Wild Alaskan salmon cooks quickly, and you could refer to it as Alaskan fast food. Salmon can go directly from the freezer into the pan or grill and thaws fast, making it the perfect choice for a healthy and delicious weeknight dinner after a busy day.
Things to remember when cooking salmon:
You can cook frozen fillets without thawing them first
If already thawed, bring salmon closer to room temperature before cooking
Don't start with cold fillets. When cold fish is added to a hot pan, the fillets will immediately seize up and are more likely to cook unevenly. Instead, remove the fish from the refrigerator about 15 to 20 minutes before you're ready to start cooking, in order to bring them up to room temperature.
Degree of salmon doneness is a personal preference
Perfectly prepared fish is moist, flavorful, and succulent. Properly cooked salmon can be thoroughly cooked through to well done and remain delicious, just as long as it's not overcooked, as it dries out and loses flavor. Many people, however, enjoy some types of fatty fish, such as tuna and salmon, a little less done, much like a steak cooked to medium-rare. Salmon can be enjoyed while still on the rare side in the middle and quite moist. Just how rare is a matter of personal preference. All of Popsie's salmon is sushi-grade and safe to eat no matter what degree of doneness you prefer. Read on to learn how to tell when your fish is ready.
Methods to determine salmon doneness
Look at salmon color and texture
Check salmon with a butter knife or metal skewer
Check internal temperature of salmon with thermometer
Checking the temperature of your salmon with a thermometer is the easiest and most precise way to tell if your salmon is cooked to your liking. Take any food-grade thermometer and insert it into the thickest part of your salmon. According to the FDA, the recommended internal temperature for salmon is 145˚F, which is slightly on the firm and well-done side. However, those who like their salmon medium to medium should aim for an internal temperature of 125˚F to 140˚F.
Use a timer
Cooking a filet of Alaskan salmon is quick and easy. How long should it take to cook a salmon filet? It doesn't take much time at all, approximately 3-8 minutes per inch of thickness, depending on the thickness of your salmon and the temperature of your pan or grill. When pan frying, I start out with a base line of 3 minutes on each side and adjust from there depending on the thickness of the fillet and cooking method used. If it is a small tail piece, I will reduce the time to 3 minutes on one side and 2 minutes on the other side. For thicker pieces, you may need to increase the cooking time to 3 minutes on one side and 4 minutes after flipping. If the salmon is not done in 6 minutes of total cooking time, set a timer for 1 minute increments until it is done. This will come to a total time of 8 to 9 minutes for thick fillets and 6 to 7 minutes for thinner fillets.Take a sharp knife and use it to peek into the thickest part. If the fish is flaky, but still has some translucency in the middle, it is done. It should not, however, look raw.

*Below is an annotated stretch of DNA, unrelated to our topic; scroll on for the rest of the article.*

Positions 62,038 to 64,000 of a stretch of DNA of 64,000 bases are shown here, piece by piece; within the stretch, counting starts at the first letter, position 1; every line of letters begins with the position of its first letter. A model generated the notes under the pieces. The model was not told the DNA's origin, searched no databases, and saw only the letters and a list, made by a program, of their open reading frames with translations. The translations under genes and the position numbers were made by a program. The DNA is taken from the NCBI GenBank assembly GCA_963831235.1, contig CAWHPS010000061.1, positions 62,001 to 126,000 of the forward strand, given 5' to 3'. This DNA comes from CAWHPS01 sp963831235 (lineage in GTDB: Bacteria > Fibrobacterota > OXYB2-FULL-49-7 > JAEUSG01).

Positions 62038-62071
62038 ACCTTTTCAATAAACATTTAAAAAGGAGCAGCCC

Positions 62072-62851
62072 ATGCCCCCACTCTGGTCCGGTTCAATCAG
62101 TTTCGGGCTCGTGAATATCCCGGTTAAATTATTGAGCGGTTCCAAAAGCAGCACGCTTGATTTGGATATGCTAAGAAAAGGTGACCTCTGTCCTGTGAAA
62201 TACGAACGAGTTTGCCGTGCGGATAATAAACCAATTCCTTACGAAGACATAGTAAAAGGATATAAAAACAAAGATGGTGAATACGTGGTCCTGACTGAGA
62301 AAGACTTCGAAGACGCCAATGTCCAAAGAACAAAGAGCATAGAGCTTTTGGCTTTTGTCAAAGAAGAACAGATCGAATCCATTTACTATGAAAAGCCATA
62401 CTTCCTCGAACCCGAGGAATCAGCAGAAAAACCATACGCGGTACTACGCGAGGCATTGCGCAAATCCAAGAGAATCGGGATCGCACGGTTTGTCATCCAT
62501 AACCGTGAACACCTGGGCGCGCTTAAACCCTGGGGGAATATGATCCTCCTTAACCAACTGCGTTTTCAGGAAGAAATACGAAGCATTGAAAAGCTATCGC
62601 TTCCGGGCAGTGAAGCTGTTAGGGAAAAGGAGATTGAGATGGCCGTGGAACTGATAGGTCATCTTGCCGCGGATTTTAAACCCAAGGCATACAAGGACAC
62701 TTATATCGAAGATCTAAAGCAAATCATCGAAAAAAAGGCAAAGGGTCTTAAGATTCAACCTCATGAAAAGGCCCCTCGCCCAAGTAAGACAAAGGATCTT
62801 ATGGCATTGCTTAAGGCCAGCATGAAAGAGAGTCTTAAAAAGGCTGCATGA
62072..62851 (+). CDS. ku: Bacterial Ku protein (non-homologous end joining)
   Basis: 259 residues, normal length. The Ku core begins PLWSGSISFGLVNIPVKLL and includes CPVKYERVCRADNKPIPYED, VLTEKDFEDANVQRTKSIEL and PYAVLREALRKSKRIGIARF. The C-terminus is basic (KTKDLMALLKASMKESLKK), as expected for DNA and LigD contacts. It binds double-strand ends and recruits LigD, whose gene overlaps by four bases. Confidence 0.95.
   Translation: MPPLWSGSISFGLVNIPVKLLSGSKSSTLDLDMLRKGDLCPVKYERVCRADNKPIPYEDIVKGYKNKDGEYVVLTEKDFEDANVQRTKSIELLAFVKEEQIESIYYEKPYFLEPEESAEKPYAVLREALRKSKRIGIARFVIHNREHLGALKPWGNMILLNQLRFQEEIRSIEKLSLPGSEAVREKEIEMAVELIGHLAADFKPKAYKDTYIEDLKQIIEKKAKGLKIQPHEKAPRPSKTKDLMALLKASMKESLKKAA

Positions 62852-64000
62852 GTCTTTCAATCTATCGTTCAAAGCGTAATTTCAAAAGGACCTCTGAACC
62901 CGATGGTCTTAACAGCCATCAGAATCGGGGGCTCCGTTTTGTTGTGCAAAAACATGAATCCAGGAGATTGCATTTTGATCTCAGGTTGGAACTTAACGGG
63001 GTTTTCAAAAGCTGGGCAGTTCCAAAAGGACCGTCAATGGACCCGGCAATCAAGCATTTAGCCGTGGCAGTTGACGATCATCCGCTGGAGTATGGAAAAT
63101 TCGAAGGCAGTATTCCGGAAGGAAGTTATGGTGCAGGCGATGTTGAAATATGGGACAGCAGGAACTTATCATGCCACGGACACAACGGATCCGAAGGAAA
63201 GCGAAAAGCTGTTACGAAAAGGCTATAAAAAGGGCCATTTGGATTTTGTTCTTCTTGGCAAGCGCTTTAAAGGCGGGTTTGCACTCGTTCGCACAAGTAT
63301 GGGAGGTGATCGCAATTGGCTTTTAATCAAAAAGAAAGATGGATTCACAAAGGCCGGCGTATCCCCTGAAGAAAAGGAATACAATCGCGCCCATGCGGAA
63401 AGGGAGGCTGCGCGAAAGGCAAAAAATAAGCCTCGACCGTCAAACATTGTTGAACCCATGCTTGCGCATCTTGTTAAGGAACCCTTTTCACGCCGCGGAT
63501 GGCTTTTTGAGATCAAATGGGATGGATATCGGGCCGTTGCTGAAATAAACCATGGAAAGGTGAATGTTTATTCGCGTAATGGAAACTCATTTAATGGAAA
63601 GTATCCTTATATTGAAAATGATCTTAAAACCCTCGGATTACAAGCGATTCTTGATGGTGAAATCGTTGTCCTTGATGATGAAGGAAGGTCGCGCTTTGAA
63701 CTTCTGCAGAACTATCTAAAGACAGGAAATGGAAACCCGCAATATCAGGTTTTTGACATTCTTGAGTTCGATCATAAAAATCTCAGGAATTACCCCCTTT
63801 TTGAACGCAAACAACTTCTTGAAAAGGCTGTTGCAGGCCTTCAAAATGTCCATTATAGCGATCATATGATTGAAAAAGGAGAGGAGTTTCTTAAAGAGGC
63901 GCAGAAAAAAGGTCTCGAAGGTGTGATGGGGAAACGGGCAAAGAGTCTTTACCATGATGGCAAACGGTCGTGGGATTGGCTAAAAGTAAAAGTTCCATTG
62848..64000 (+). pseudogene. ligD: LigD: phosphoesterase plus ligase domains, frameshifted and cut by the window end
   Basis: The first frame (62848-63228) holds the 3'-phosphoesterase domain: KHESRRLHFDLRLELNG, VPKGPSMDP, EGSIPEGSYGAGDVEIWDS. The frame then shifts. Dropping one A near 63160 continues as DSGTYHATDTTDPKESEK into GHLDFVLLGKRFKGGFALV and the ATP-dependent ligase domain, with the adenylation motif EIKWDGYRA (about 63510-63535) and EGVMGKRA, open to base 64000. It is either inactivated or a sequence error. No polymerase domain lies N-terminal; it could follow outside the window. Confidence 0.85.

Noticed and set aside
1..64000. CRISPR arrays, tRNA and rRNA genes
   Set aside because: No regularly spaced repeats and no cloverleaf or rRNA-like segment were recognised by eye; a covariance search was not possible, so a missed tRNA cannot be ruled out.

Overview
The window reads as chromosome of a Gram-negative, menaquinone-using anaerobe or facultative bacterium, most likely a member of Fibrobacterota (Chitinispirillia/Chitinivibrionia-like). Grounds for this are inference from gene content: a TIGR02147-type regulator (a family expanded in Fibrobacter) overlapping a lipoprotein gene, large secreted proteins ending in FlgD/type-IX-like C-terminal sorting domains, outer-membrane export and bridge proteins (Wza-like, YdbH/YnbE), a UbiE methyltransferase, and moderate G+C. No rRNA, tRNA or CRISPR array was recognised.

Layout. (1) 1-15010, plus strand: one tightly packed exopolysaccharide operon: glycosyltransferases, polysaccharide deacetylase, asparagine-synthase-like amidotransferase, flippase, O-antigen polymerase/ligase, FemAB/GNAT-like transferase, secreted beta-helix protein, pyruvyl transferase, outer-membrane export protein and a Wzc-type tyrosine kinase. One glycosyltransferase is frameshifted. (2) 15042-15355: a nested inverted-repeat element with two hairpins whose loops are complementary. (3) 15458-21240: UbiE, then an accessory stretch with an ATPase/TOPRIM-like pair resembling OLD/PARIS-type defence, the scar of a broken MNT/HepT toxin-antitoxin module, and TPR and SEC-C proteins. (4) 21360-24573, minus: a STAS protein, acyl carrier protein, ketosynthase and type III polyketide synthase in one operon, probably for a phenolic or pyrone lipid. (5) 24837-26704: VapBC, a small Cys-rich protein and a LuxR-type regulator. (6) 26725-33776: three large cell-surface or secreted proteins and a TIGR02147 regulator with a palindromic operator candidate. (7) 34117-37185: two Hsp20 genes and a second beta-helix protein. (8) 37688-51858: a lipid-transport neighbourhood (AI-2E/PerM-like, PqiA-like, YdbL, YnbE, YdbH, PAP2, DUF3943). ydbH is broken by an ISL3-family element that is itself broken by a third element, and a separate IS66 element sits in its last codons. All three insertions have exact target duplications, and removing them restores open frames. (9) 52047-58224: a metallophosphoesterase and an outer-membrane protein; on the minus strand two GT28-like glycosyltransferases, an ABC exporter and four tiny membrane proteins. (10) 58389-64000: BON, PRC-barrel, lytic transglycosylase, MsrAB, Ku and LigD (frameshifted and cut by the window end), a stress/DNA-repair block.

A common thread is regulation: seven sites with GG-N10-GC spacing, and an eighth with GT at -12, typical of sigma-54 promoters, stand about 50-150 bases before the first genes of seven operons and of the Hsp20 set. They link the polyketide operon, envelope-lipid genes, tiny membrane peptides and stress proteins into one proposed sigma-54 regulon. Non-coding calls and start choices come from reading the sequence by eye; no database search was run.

Remember: fish will continue to cook after removing from heat
Cooking salmon is quicker than getting take-out
Salmon is a great choice for entertaining
I’m Maya Wilson and I'm here to share some tips and tricks with you today about how to tell when your salmon is done.
Sockeye salmon is best served at an internal temperature of 110 to 120. What you're looking for is an exterior that has a pale orange color and a flakiness to it and an interior that's opaque and bright orange. What does opaque mean? I’m so glad you asked. The inside of your salmon should really glisten and have a shimmer to it because it's still juicy and moist.
When you remove your salmon from the oven it continues to cook and so bear that in mind you want to err on the side of taking it out sooner rather than later. You can always cook it more but you can't cook it less.
To test your fillet put a fork in it. What you're looking for is that bright orange color and that opaque center that just glistens and shines and shimmers that's when you know that you have a beautiful medium rare sockeye salmon.